The overall structure of this passage is ii, V, I in A major. In closer detail, the first two bars alternate between D (IV) and Bm (ii), two closely related chords that share the same function. In even closer detail, the E# is melodic decoration, no need to over-analyse it. The E natural in the next group (along with the A# in the bass) hints at an F#7, dominant of the Bm chord reached on beat 3. There's a similar pattern in the next bar, a decorated Bm chord, a decorated D6, a hint of B7 leading into E7.
Mozart makes a feature of approaching notes from a semitone below in this passage. Sometimes it's harmonic, sometimes just decorative. This mix of repetition and variation is part of Mozart's genius.
The basic terminology is chromatic non-chord tones of the scale degrees ^5 dominant and ^2 supertonic.
The basic voice leading of that embellished passage and the half cadence is common enough that the author Gjerdingen named it "Indugio" and "Converging Cadence."
...explain why ...what is their purpose/function?
@LaurencePayne already pointed out these notes are decorative an provide color.
But I think it's important to say their essential purpose in this passage is rhythmic. The embellishment gives us the sixteenth note figure, actually it too has a name: cambiata.
Often embellishments like these happen with slower durations like quarter-notes and half-notes and become a more essential part of the melody.
Technically you would label them the same way, but I think it is good to make the distinction of rhythmic versus melodic purpose.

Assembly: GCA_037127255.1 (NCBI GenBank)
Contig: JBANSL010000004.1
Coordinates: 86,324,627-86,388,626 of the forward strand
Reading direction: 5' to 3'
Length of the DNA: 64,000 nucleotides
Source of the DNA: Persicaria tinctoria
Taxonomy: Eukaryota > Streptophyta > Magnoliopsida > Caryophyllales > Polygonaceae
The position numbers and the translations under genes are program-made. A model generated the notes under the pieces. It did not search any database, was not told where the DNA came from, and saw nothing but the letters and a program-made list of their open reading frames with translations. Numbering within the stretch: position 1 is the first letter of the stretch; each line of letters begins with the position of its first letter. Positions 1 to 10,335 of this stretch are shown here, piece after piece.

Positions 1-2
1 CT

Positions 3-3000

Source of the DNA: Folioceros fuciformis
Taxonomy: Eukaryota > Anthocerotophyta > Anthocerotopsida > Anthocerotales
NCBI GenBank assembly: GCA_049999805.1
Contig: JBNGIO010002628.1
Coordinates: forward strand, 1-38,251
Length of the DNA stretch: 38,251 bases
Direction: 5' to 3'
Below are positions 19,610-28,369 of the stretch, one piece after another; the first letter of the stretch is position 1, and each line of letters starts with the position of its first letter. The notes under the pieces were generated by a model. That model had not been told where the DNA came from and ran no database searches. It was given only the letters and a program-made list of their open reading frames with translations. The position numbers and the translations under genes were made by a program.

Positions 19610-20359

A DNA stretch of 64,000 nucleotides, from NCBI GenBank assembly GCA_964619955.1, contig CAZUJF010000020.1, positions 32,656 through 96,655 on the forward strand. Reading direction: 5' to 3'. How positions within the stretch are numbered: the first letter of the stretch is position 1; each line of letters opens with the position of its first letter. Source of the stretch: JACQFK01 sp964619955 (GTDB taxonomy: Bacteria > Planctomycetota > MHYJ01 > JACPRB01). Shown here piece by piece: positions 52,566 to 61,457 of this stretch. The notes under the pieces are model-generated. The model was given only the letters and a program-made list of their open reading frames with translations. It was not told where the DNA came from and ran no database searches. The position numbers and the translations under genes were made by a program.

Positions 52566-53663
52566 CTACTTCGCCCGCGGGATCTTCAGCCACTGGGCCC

The E sharp is probably there because there has been a modulation to F sharp minor the relative key of A Major.
The A sharp looks like there is a modulation from f sharp minor to b minor. Both of these keys leading tones resolve the same way, by jumping up a third and then resolving down to the Tonic, which seems like a motif.
This is basically a V/V/V progression. The first measure shown is centered around F#. It uses the F# harmonic minor scale. This explains the E#, which is raised 7th degree/leading tone ascending into the F# (but is returned to natural when descending), but you can see A# in the lower voices which makes the chord at the end of the measure sound like F# major, the V of B. The next measure starts the same way as the first, being a partial sequence of the first measure. Again, it is based on a B harmonic minor scale, explaining the A#. At the end of the measure, the D# appears in the lower voices, creating a B major chord, which is V of E, which is the V of A. The next two measures give a very strong ending in E major, and if there is any question, the D# is included.